On 19 January 2013, it was reported that Gao journalist Kader Toure was killed after being suspected of working for foreign news services. In retaliation, the local youth are reported to have lynched Islamic police commissioner Aliou Toure who was recruited by MUWA, Movement for Oneness and Jihad in West Africa, who took control of the town in June 2012.[61]

In January 2013 French warplanes bombed parts of Gao, including the airport, in an attempt to drive out fighters from the Movement for Unity and Jihad in West Africa.[62]

Gao was captured by French and Malian forces on 26 January 2013, as the Islamists were driven out from the city.

On 17 March 2015, a United Nations AH-64 helicopter crashed during an exercise near the town, killing both pilots. The AH-64 came from the Dutch Air Force's Defense Helicopter Command.[63]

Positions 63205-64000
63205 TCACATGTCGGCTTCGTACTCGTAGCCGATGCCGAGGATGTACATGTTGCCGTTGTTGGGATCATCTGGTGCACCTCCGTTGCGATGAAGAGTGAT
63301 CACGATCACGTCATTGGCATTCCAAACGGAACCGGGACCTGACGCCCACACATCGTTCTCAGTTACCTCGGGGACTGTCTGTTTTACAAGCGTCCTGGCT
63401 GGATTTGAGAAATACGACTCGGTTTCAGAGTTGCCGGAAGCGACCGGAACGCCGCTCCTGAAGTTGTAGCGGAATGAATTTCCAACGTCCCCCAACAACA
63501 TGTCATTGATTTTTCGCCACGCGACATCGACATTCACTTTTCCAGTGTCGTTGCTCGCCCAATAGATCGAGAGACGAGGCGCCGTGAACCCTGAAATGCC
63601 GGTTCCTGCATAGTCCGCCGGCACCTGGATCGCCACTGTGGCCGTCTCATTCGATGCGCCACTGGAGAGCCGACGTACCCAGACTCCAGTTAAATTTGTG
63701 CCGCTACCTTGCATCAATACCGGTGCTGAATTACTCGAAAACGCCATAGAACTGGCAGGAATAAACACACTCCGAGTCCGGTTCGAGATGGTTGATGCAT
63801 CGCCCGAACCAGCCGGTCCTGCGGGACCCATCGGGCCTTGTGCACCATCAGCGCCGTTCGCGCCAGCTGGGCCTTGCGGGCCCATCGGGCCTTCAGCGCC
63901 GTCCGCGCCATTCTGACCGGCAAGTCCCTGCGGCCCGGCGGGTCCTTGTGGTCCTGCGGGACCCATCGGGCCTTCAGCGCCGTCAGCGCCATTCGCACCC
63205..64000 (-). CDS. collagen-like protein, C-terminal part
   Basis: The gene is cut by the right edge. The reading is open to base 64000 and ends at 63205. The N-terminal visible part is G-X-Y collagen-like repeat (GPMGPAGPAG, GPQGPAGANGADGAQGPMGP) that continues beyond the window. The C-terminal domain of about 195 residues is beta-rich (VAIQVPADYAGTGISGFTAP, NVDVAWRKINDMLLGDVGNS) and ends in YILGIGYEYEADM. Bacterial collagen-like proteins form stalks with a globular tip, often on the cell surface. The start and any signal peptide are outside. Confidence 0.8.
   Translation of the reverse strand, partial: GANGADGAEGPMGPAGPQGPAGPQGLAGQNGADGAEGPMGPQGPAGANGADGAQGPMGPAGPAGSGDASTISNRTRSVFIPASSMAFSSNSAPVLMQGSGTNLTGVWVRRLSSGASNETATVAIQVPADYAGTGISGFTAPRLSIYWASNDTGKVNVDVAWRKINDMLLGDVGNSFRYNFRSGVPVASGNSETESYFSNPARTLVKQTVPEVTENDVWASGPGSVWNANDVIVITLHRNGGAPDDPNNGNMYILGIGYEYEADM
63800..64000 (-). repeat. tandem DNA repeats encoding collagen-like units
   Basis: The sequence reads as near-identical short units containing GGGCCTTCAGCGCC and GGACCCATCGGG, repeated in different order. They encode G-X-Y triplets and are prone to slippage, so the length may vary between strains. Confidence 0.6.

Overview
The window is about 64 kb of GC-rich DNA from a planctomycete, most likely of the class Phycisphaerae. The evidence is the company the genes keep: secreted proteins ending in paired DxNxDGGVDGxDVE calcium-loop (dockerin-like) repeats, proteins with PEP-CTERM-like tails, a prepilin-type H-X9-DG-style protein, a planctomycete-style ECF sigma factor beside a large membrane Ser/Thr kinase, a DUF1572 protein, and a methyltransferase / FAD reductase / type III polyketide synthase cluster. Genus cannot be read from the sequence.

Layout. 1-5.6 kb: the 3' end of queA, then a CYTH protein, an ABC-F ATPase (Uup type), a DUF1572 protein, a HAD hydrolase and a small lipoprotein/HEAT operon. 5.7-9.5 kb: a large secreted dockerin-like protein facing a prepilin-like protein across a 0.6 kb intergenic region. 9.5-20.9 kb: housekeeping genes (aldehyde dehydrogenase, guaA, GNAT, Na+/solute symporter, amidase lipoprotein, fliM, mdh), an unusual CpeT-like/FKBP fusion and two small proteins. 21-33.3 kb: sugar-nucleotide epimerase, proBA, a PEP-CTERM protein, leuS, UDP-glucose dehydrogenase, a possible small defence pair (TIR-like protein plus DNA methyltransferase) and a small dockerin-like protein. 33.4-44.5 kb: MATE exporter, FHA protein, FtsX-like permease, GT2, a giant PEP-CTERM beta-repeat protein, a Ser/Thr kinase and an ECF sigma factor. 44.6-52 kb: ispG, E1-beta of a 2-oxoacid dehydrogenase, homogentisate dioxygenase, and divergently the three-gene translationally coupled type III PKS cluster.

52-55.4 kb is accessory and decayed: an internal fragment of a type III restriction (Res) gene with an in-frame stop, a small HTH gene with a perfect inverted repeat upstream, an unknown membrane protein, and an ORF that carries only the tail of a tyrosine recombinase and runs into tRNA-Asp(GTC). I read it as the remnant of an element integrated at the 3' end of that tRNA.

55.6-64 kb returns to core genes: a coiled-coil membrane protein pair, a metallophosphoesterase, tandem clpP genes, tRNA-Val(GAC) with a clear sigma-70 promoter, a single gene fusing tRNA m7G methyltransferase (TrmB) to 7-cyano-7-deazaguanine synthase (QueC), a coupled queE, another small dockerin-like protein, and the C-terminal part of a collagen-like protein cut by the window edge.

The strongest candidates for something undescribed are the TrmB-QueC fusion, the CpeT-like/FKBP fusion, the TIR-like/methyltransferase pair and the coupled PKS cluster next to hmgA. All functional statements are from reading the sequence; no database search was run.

On 18 January 2017, a suicide bomber from Al-Mourabitoun drove a vehicle filled with explosives into a military camp near Gao, killing 77 people and injuring at least 115 (see 2017 Gao bombing). The incident was the deadliest terrorist attack in Malian history.


The population of Gao mostly speak Koyraboro Senni but includes many ethnicities, including the Bozo (traditionally nomadic river dwellers), Fulfulde/Fulani cattle keepers, and Tuareg nomads, Arabs as well as Bambara peoples from western Mali.

The seventh Festival des arts et cultures songhay was celebrated in February 2007 at Gao, reflecting the city's importance as a Songhay cultural capital.[64]


Attractions in Gao include the original fourteenth century Kankou Moussa Mosque [fr], the Askia Tomb (a UNESCO World Heritage Site) built in 1495 and incorporating another mosque, a museum devoted to the Sahel, markets including a night market, and La Dune Rose, a sand dune named after its appearance at dawn and nightfall.